On the upside upon our departure Parker and Addison were mesmerized by this rhythmic hand shaker toy that had been seen or should I say "heard" from some sellers. At the end we broke down and told Addison and Parker they could each have one. So the guy they had connected up with lets us know the price and I said to him - I'm not the client - the boys are - you need to discuss the price with them. After some haggling - SOLD!
All in all - it was a memorable day. With the last laugh at the end being the taxi drivers who want their 5,000 CFA to take you back to a hotel they are looking to get from the "toubab tourist" who just got off the ferry. Forget it (it should be like 500 CFA) - we'll walk! (because the port is close enough that we can)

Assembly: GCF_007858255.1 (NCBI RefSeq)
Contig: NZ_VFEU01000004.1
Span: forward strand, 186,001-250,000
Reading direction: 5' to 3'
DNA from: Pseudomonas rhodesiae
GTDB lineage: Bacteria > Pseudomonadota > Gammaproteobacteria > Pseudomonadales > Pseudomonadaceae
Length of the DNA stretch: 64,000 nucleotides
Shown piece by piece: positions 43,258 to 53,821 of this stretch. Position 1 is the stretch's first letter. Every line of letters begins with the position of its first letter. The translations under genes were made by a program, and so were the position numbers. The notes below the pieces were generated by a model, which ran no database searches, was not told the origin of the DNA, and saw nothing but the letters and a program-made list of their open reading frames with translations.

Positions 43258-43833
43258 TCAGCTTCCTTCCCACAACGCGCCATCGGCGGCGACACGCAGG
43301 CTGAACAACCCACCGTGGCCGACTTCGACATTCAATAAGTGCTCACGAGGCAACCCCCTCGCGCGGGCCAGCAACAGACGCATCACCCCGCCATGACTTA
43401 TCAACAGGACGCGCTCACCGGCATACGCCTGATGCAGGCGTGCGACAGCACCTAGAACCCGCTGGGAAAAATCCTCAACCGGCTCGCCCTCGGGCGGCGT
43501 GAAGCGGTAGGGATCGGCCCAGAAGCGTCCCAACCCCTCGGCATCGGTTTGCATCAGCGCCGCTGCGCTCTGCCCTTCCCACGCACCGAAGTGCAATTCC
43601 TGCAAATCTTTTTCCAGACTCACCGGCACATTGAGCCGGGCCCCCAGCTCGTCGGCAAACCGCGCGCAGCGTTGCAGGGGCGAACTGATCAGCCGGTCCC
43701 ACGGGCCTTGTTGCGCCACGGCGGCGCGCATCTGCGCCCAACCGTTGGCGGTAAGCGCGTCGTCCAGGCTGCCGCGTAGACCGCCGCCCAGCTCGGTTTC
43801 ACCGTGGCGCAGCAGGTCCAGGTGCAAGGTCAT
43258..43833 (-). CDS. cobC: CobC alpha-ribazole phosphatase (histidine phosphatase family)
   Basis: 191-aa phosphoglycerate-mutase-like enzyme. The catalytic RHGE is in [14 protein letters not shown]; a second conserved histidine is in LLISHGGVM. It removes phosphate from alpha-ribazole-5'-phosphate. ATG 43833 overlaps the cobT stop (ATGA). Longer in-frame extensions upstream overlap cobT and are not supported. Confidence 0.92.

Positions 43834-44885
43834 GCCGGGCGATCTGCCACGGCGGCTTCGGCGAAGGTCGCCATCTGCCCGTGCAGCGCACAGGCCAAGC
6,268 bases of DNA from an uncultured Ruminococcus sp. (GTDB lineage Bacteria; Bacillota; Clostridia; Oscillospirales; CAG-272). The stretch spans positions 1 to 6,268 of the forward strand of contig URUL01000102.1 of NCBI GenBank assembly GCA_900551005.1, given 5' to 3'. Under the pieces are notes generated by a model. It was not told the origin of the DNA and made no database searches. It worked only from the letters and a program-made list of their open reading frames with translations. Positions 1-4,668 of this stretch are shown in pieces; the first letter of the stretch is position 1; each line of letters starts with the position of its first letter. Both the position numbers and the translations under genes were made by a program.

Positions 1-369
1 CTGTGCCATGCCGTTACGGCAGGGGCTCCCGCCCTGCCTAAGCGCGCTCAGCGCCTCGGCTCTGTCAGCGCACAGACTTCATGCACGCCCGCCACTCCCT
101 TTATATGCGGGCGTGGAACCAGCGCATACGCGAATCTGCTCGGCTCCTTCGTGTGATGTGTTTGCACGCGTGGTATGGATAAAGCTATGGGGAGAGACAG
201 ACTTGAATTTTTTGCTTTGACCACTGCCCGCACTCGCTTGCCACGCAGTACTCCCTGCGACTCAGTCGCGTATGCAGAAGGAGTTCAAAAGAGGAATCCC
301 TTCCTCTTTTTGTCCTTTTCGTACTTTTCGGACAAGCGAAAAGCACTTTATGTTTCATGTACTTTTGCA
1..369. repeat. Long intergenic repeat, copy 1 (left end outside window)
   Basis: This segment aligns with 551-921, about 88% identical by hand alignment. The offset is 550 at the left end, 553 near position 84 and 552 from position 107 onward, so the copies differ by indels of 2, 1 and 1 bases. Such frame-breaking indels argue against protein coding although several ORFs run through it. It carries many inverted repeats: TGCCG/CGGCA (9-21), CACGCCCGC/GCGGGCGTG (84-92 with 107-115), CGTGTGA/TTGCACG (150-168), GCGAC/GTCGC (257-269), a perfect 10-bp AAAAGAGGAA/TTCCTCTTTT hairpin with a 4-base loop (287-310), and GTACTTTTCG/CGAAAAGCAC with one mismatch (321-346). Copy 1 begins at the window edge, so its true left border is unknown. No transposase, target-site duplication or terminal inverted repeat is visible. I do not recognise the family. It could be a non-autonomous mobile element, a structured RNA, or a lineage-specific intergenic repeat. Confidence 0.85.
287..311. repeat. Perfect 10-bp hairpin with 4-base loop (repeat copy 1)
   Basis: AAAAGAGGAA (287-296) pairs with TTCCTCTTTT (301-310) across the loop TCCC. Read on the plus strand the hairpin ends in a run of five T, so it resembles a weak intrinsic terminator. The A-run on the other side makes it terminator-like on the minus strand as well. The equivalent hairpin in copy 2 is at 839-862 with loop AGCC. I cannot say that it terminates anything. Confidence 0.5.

There is no doubt with the deep and troubling history yet colorful and distinctive surroundings -this island deserves another visit. There were a number of museums we did not get a chance to visit as well as some artists we would like to go back and see.
On the next Ferry Ride - Note to self - Ferme Ma Bouche!